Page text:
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Tego Calderón - Reggaeton
Tego Calderón was born in Loiza, Puerto Rico in 1972 but raised in nearby Carolina and Miami, Florida. Raised in an environment that revered music and Ismael Rivera, Calderón claims that "Maelo" was a great influence on his reggaeton music.
His mother was a school teacher who instilled in him a great respect for his language, while his father, who worked in government taught him to appreciate salsa and jazz. With their instruction and support, Calderón was able to sustain his struggle for success in the music business, often working at menial jobs until he was duly recognized for his talent.
Pursuing his musical interests, Calderón developed a unique style among rappers; mixing the rhythms of his native Puerto Rico and its bomba and plena genres, together with salsa and reggae dance hall styles. He also used 1960's slang intertwined with its most modern counterpart and together with his unique voice used these elements to maximum advantage.
Calderón released his debut album: El Abayarde in 2002 on the White Lion label. The album, with songs like the title track: El Abayarde was immediately successful in Puerto Rico with young and old alike, selling almost a quarter million copies and receiving wide radio air play. The album was scheduled for distribution in the United States by RCA in 2003.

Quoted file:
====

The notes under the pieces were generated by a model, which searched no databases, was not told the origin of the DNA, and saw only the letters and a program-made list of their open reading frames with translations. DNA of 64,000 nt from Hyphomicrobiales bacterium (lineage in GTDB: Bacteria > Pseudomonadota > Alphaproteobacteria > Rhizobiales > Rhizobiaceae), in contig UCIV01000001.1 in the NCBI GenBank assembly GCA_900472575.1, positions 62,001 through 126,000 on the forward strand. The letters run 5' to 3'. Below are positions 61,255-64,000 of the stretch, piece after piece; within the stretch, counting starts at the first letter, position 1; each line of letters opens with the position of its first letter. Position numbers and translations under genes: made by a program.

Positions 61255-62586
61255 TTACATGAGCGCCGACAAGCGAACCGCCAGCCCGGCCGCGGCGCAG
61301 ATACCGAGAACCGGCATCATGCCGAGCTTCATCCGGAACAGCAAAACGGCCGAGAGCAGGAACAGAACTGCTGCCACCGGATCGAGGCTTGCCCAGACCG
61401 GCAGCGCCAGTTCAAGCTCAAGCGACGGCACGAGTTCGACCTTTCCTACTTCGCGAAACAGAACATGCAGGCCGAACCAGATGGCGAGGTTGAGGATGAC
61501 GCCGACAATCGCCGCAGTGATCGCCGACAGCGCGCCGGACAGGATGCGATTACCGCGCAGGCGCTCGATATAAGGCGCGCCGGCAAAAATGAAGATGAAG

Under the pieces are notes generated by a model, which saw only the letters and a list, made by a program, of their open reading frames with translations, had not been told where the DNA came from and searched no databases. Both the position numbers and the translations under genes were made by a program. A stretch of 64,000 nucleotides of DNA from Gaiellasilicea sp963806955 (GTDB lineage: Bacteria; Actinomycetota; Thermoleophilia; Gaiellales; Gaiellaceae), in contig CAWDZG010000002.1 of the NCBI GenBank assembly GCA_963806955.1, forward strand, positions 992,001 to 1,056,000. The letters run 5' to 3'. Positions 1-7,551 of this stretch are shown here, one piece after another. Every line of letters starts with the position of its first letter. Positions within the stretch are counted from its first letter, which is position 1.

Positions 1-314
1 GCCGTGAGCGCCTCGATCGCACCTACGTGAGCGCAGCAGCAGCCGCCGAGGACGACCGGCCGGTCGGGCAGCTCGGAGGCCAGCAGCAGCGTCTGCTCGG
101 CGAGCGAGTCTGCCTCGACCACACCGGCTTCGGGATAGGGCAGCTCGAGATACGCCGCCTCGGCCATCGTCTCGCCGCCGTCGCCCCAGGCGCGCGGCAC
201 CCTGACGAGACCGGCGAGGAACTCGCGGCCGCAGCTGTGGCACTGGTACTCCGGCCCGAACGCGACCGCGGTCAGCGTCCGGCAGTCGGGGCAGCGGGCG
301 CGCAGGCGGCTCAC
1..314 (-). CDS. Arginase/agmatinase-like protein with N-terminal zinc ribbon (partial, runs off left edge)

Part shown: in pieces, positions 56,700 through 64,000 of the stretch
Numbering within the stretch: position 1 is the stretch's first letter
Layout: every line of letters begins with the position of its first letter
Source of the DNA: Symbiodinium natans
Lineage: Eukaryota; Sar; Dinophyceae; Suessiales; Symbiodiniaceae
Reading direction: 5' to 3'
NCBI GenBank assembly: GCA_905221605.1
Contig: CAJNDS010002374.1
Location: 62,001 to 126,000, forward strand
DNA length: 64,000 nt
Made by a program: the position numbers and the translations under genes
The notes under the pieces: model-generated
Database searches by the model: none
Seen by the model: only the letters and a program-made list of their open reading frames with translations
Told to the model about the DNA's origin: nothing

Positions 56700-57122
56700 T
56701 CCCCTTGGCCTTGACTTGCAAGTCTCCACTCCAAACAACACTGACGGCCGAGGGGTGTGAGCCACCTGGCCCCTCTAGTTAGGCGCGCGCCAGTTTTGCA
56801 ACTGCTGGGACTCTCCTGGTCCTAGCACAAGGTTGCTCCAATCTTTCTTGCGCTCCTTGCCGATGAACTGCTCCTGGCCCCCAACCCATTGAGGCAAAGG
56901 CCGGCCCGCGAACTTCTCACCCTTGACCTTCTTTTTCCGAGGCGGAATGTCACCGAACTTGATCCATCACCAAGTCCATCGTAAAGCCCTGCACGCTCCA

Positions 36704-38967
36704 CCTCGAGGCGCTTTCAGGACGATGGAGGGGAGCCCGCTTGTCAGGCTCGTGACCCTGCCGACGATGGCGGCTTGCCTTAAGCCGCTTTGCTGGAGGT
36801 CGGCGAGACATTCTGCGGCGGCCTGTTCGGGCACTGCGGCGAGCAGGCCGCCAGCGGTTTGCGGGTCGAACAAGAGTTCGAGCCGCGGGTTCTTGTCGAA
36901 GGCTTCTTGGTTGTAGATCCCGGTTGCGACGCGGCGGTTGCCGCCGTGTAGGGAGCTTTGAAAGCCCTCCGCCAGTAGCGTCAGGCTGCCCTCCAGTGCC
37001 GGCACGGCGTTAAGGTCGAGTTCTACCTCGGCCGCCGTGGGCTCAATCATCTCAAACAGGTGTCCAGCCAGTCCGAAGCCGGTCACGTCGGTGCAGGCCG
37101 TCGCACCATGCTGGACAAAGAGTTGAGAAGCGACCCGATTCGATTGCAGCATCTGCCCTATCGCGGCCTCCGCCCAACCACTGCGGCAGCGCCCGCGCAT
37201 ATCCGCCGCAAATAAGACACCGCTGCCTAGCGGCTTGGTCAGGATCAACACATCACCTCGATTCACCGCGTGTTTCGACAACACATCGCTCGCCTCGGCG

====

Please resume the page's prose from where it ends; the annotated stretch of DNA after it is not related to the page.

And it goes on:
Returning to his one-time home in Miami, Calderón was a big hit at the 2003 Billboard Latin Music Conference with an energetic performance that showcased his rhythm and native influences. Calderón was also a surprise hit at the 2003 celebration of the "Día Nacional de la Salsa" concert, when noted salsa artist Tommy Olivencia, brought him on stage. Calderón sang to a standing ovation of the appreciative audience.
Calderon's latest album, El Enemy De Los Güasíbiri was released in January, 2004 on the BMG label. The album's 17 tracks included several songs written by Luny Tunes and one, "No Sufras Por Ella", featuring Toño Rosario.
Calderón claims that salsa is slipping due to emphasis on the business side of music production and being out of touch with the reality of its intended audience. His own music frequently delves into issues such as racism which he says is as pervasive in Puerto Rico as it is in the United States although not as obvious or overt. Proud of his african heritage, Calderón speaks from personal experience and with great assertiveness and integrity on the subject.
Some would say that his music has given great energy to reggaeton and simultaneously given fresh energy to a stagnant salsa genre. Given his success at reaching older audiences as well as the youth typically associated with rap, hip-hop and reggaeton, those claims should not be dismissed.
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